It was an astonishing act of sitcomicide.
In the interview, Cassidy talked about his sex-drugs-and-rock 'n' roll lifestyle and hinted that he did not like the music he performed on the show. He has since said his comments were widely misunderstood, but the article did the trick: His identity as an edgier, hip, real-life performer was cemented, and his solo career soared.
In 1974, soon after a London performance during which 650 fans were injured in a crush at the front of the stage and one 14-year-old fan with a heart condition died, he signed a long-term contract with RCA Records. But by 1977, the music scene and his place in it had changed considerably, and he found himself at a loss.
"I turned off my radio between 1977 and 1983," said Cassidy, expressing both his dislike for the punk music that had spiked up the airwaves and his own difficulty transitioning out of the teen-idol business.
"It took me about seven years to really move forward," he said, crediting friend John Lennon, his former idol, for helping him through that adjustment.
First, Cassidy went back to acting. He received an Emmy nomination for a role in a "Police Story" episode and later appeared in the poorly received, short-lived NBC police drama "David Cassidy: Man Undercover." His actual comeback came in 1983, when he took the lead role in Broadway's "Joseph and the Amazing Technicolor Dreamcoat."
Next came his London theatrical debut in 1987 and a well-regarded performance in the New York production of "Blood Brothers," which co-starred '60s pop star Petula Clark and Cassidy's half brother and fellow pop icon Shaun Cassidy (of "Da Doo Ron Ron" and "The Hardy Boys/Nancy Drew Mysteries" fame).
For the former TV pop star, Broadway marked a new, better stage of his career, and it instilled in him a bit of respect for the teen idol he had formerly disavowed.
"I had gotten nominated for an Emmy in '77 and '78 for best dramatic actor, and nobody cared. But when I came back in 1983 on Broadway, the world came to see me because I already had a lot of fans in the audience who, because of 'The Partridge Family,' responded to what I do," he said. "That's been the greatest asset in my life."
And so, decades after he expressed his frustration with the bubble gum quality of the "Partridge Family" hits, he seems to have adopted a wiser, more tolerant attitude toward the business of pop stardom, and even bristles a bit when asked if he ever grows tired of singing the 1970 hit "I Think I Love You."
"How many times did Frank [Sinatra] record 'I've Got You Under My Skin?'" he said. "If I could put a thousand different spins on ["I Think I Love You"], I would record it a thousand times. It's one of the greatest songs ever written, and like any fabulous standard, it stands the test of time."
Still, as a seasoned performer who performs a teen idol's repertoire, he appears to harbor mixed emotions. On one hand, he seems to fully embrace his spot in the annals of pop music history. After a successful stint in a science-fiction musical variety show in Las Vegas, Cassidy broke into the Top 30 once again in 1990 with the curiously titled song "Lyin' to Myself" off his self-titled comeback album, then followed it with the memoir "C'mon, Get Happy: Fear and Loathing on the Partridge Family Bus." He even recruited fellow ex-Partridge Bonaduce, an actor/comedian/disc jockey/reality-show personality, to open some of his live shows.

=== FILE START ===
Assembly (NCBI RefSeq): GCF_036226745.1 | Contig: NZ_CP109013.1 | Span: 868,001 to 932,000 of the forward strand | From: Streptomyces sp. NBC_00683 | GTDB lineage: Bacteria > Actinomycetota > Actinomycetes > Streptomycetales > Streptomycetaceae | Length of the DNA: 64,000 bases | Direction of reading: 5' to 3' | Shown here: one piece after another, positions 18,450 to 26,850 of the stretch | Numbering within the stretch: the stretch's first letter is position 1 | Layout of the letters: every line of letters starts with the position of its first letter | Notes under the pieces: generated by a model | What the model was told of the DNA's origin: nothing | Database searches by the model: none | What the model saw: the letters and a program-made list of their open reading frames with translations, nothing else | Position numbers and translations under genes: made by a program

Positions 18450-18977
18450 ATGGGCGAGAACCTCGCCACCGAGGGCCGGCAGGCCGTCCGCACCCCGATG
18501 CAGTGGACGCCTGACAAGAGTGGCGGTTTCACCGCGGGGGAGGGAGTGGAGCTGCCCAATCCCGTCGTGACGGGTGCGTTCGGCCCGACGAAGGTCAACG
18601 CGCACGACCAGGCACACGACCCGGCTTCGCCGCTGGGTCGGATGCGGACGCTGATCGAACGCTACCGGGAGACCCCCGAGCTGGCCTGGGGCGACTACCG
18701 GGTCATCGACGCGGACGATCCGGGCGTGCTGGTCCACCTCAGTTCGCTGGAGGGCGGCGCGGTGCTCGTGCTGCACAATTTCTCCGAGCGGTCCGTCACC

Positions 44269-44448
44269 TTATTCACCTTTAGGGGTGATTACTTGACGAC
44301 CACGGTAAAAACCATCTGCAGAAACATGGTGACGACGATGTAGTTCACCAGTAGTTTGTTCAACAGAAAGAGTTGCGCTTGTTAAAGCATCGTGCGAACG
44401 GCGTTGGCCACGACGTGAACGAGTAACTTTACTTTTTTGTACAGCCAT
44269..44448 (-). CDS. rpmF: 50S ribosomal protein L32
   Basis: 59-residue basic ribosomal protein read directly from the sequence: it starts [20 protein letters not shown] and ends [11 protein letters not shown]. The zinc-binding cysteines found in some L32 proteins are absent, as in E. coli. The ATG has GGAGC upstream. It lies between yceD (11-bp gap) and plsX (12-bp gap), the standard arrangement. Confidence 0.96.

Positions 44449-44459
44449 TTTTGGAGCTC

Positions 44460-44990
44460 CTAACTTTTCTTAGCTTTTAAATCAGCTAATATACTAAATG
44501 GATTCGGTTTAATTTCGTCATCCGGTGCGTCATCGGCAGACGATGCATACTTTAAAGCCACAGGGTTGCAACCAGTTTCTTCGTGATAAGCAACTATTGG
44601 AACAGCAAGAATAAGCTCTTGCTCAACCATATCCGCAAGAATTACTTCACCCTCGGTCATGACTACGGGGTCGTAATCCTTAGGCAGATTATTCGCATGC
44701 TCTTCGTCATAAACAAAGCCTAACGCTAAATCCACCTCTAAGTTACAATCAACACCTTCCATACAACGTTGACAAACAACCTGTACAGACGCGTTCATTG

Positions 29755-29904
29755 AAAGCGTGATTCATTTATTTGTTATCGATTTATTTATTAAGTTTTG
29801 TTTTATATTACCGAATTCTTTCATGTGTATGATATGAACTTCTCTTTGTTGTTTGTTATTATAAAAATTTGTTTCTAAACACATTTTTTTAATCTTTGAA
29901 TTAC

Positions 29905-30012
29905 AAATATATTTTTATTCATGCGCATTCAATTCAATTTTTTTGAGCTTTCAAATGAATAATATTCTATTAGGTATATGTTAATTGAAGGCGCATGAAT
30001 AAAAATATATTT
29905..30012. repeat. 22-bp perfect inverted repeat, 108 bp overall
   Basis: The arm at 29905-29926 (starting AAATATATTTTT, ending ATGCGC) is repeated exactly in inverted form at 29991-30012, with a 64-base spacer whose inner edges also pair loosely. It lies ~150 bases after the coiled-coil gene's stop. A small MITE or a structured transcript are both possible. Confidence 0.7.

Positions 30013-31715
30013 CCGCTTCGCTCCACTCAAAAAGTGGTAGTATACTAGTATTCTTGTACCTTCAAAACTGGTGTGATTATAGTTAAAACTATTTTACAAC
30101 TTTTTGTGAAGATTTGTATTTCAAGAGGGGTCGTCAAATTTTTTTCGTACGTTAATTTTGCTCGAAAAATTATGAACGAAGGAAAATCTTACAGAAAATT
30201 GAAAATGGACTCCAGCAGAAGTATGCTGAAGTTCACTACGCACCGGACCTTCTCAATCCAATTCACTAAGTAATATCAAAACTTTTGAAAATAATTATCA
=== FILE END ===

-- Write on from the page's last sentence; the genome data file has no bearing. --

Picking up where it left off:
Yet he is careful to stress that he enjoys a lucrative and fulfilling life away from the microphone a life that's far removed from the psychedelic bus of his youth. Cassidy raises racehorses, a hobby he's enjoyed for some 35 years, and which he says has been "just as successful as my music career."
On top of that, he's working on an album that he said is "the best record I have ever done." And nearly four decades after he made a splash in a television show with his former stepmother, he now plans to shoot a television pilot with half brothers Shaun, Patrick and Ryan Cassidy.
In a sense, the family-based project would bring him full circle.
"The script is remarkably good, and we'll probably make it in the fall with a major network. It would be a great way for me to bow out of television," he said. Not that he plans to disappear from the public eye anytime soon. One way or another, he said, David Cassidy is here to stay.
"My father once said to me, 'You've got the goods.'
"There are a lot of incredibly mediocre people in every part of the music and entertainment business that sell tens of thousands of tickets that have no talent at all, in my opinion. In my estimation, the people who are selling millions of tickets around the country that don't have the goods you'll never see them again in five years. In my case, it's 38 years, and I'm still here.
"I guess that explains why I've been fortunate enough to go on and on."
David Cassidy will perform at 4 and 6:30 p.m. Sunday, June 22, at Hersheypark Amphitheatre. The concert is included with admission to Hersheypark. For more information, call, 534-3900.